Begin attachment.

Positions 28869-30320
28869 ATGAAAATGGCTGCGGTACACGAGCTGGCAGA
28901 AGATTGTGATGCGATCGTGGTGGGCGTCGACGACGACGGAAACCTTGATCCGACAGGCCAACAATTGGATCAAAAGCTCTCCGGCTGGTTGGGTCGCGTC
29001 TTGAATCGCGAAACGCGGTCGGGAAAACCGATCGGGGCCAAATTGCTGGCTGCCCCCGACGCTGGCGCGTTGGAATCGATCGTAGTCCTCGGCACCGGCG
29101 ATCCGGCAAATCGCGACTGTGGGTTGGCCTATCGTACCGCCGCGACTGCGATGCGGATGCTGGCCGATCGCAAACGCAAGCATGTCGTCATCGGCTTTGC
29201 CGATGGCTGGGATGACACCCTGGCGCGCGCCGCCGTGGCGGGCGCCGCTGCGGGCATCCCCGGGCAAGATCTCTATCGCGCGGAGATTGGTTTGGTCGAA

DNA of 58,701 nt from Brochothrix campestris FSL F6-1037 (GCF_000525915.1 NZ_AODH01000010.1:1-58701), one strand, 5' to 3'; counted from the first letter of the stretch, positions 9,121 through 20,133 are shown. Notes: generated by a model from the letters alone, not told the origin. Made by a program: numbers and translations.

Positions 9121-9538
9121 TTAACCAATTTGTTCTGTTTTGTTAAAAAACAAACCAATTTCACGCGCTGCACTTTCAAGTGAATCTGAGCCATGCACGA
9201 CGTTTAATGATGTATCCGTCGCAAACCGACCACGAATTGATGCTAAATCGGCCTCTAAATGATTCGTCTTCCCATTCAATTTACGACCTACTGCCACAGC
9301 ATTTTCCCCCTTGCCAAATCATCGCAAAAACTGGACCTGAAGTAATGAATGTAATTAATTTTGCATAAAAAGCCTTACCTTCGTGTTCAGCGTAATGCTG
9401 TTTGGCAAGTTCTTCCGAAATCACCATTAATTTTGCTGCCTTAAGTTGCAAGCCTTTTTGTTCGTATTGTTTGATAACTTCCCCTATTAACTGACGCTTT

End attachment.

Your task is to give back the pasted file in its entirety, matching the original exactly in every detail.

Positions 28869-30320
28869 ATGAAAATGGCTGCGGTACACGAGCTGGCAGA
28901 AGATTGTGATGCGATCGTGGTGGGCGTCGACGACGACGGAAACCTTGATCCGACAGGCCAACAATTGGATCAAAAGCTCTCCGGCTGGTTGGGTCGCGTC
29001 TTGAATCGCGAAACGCGGTCGGGAAAACCGATCGGGGCCAAATTGCTGGCTGCCCCCGACGCTGGCGCGTTGGAATCGATCGTAGTCCTCGGCACCGGCG
29101 ATCCGGCAAATCGCGACTGTGGGTTGGCCTATCGTACCGCCGCGACTGCGATGCGGATGCTGGCCGATCGCAAACGCAAGCATGTCGTCATCGGCTTTGC
29201 CGATGGCTGGGATGACACCCTGGCGCGCGCCGCCGTGGCGGGCGCCGCTGCGGGCATCCCCGGGCAAGATCTCTATCGCGCGGAGATTGGTTTGGTCGAA

DNA of 58,701 nt from Brochothrix campestris FSL F6-1037 (GCF_000525915.1 NZ_AODH01000010.1:1-58701), one strand, 5' to 3'; counted from the first letter of the stretch, positions 9,121 through 20,133 are shown. Notes: generated by a model from the letters alone, not told the origin. Made by a program: numbers and translations.

Positions 9121-9538
9121 TTAACCAATTTGTTCTGTTTTGTTAAAAAACAAACCAATTTCACGCGCTGCACTTTCAAGTGAATCTGAGCCATGCACGA
9201 CGTTTAATGATGTATCCGTCGCAAACCGACCACGAATTGATGCTAAATCGGCCTCTAAATGATTCGTCTTCCCATTCAATTTACGACCTACTGCCACAGC
9301 ATTTTCCCCCTTGCCAAATCATCGCAAAAACTGGACCTGAAGTAATGAATGTAATTAATTTTGCATAAAAAGCCTTACCTTCGTGTTCAGCGTAATGCTG
9401 TTTGGCAAGTTCTTCCGAAATCACCATTAATTTTGCTGCCTTAAGTTGCAAGCCTTTTTGTTCGTATTGTTTGATAACTTCCCCTATTAACTGACGCTTT